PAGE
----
I'm going to kick the crystal ball way 'cross the room. Who in his right mind could have predicted last year that WikiLeaks would become a global brand, or that its founder would be facing charges of sexual assault in Sweden for failing to fix a condom? (Where is James Ellroy on this?) That Sarah Palin would end up with over 340,000 twitter followers? Or that Delicious would die? Rather than make predictions that serve social media in general and our business in particular, I'm going to share with our members, followers, "like"-ers and random lurkers some of what we're noticing as a business and what we think should happen, even if it doesn't.
First, the hugest of "thank yous" to our clients who in 2010 accepted our premise, repeated to the point of annoyance, that in business-to-business the core of social media is online community. And an even bigger note of appreciation that, in spite of every corporate fiber that screams "control," these brave marketing and communications execs were willing to give in order to get. You know who you are, but you work at companies whom we truly "heart:" SAP, Siemens, Teradata, DuPont, Ogilvy360, Bloomberg BusinessWeek and Microsoft. You saw that online banners are not where marketing is going. In many cases, you run vibrant, online communities within your company that embrace social behavior. You also saw what Social Media Today advisor and blogger Jonathan Baskin writes about here in his salient post, "Company Towns Never Work," and what is to be gained by taking a front row seat, instead of stacking, the forum.
A "thank you" just as big to our bloggers, who number in the thousands and with whom, as much as possible, we endeavor to have a one-to-one relationship, in an era when that is getting hard to achieve. You are the core to what we do and to what we are trying to prove: that in today's world, influence equals blogging and blogging equals what we now know as media, and you can forget the "social." The list of leading bloggers to whom we owe special recognition is too long, but includes some of the brightest minds in social media, CRM, customer service, data management, business intelligence, environment, energy, government, corporate management, global communications....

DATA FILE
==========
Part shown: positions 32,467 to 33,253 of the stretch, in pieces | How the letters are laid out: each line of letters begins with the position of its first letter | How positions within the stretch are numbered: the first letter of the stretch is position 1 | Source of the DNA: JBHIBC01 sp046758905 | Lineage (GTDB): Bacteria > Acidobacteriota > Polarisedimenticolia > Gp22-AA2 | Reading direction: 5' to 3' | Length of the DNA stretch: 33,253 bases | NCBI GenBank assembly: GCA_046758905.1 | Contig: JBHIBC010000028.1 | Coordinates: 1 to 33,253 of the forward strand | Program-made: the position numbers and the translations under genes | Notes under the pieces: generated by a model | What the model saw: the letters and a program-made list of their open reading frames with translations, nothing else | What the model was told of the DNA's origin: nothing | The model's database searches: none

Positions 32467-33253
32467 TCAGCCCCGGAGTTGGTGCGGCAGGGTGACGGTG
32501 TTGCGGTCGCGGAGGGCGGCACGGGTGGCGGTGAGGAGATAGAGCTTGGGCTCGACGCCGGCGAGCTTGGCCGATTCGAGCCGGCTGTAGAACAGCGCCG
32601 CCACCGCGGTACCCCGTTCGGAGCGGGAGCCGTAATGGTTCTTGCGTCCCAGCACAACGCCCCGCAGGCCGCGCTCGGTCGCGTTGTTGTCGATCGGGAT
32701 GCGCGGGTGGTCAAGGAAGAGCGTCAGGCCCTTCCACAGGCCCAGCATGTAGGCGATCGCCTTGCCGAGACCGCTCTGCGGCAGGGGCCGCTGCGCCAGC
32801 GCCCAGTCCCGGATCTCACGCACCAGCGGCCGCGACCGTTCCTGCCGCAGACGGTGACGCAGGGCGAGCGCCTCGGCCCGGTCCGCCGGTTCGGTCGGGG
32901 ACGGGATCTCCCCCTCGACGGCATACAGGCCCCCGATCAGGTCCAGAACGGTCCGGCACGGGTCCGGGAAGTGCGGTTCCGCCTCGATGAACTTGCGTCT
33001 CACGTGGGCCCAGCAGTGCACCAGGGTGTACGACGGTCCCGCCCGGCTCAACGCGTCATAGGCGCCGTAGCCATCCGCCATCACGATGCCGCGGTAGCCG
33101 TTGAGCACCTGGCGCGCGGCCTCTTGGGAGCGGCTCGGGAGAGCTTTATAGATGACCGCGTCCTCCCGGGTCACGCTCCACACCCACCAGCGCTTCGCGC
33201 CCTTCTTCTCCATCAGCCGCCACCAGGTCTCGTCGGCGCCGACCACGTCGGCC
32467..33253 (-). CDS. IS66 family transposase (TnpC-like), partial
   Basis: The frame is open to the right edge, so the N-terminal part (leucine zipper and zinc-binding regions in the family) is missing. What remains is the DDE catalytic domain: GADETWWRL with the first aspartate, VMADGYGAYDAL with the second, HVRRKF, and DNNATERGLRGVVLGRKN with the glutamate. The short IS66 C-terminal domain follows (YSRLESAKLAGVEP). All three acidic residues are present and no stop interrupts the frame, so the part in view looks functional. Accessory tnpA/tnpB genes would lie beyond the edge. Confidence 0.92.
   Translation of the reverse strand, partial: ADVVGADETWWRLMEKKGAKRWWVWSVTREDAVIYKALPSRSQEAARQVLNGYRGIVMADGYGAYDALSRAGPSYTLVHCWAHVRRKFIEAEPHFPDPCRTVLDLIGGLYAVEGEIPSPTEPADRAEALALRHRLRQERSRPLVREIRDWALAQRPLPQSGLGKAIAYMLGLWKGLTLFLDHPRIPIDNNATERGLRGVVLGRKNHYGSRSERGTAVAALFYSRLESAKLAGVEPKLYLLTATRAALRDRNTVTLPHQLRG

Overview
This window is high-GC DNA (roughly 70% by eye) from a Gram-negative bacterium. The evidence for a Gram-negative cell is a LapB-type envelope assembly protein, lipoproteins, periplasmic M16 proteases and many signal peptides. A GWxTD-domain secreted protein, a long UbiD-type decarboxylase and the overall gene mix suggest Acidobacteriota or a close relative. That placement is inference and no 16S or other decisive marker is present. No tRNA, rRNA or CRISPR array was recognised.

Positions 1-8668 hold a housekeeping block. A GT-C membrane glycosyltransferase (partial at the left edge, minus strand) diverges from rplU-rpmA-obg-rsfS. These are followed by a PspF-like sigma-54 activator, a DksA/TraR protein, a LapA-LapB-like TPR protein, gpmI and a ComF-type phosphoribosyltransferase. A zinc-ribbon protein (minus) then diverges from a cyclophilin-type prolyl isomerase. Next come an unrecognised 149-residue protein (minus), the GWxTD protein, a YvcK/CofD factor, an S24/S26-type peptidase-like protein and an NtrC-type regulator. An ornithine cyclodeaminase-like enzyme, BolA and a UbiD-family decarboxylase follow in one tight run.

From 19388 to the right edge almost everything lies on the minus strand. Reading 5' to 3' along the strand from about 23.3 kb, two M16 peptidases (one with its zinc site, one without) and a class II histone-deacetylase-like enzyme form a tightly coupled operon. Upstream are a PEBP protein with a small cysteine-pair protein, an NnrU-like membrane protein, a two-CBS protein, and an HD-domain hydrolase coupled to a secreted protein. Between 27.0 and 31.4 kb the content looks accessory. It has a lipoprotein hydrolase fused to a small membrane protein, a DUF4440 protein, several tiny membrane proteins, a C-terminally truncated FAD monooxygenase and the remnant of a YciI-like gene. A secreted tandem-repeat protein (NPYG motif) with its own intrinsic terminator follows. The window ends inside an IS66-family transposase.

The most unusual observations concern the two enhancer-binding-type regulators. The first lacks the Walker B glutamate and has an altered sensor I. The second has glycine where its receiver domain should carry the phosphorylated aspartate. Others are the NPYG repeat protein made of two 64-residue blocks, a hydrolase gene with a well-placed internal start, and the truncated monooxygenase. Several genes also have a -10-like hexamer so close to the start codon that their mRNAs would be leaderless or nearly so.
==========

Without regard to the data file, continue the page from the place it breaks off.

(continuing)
Because we believe that "bloggers have to eat, too," and so do busy curators like us, we'd like to propose that in 2011 there be a greater recognition that social media be truly accepted as the central communications mechanism for the global, 24/7 neighborhood. That means--surprise!--that social media receive the BULK of marketing spend, and not just the part that goes to pilot projects. ("We'll see what sticks.") If anyone out there still needs case studies, call me.
We'd also like to try out an even less predictive idea on you. That social media is "media." Remember the notion that is found in the Bill of Rights that has to do with "freedom of the press?" Bloggers are the press, and many leading companies began to realize this in the past year (SAP has been a leader in this regard, of course) but there still need to be more "honest brokers" between these disparate creators of thought and dispensers of information and those companies who profit from their toil. I'm very interested to see if Forbes, for example, will be successful in the business press in bringing more bloggers in from the cold, or if AOL, which has achieved some success in business-to-consumer promoting the best of blogger content, can make this work on a mass scale. But I will go out on a limb to predict that, while we agree with Tom Foremski and others that in today's world "every company is a media company," big enterprises primarily interested in their making and distributing widgets successfully will not be replacing The New York Times anytime soon. And who knows what the New York Times will be once it goes behind its pay wall?
Perhaps the real issue in social media is quality -- what Craig Newmark calls "the new black." Creating quality in a twitter-timed world is the central challenge, and puts the onus on us to convince big marketers that social media has come of age. Not just by being smart and savvy, but by being good.